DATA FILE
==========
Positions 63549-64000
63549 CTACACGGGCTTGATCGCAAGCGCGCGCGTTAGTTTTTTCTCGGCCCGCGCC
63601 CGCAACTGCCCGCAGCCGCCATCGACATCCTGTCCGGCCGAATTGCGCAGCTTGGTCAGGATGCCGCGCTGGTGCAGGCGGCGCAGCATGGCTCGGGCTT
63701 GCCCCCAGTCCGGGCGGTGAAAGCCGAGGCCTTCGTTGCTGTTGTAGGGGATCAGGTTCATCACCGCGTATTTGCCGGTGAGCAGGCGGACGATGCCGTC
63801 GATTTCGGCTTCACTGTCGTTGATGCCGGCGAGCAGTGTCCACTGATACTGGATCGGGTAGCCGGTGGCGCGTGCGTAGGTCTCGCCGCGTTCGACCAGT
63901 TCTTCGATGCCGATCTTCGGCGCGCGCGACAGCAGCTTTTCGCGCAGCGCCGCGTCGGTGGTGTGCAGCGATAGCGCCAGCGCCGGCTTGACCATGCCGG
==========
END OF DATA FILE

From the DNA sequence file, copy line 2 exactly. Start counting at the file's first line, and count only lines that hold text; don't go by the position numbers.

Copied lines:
63549 CTACACGGGCTTGATCGCAAGCGCGCGCGTTAGTTTTTTCTCGGCCCGCGCC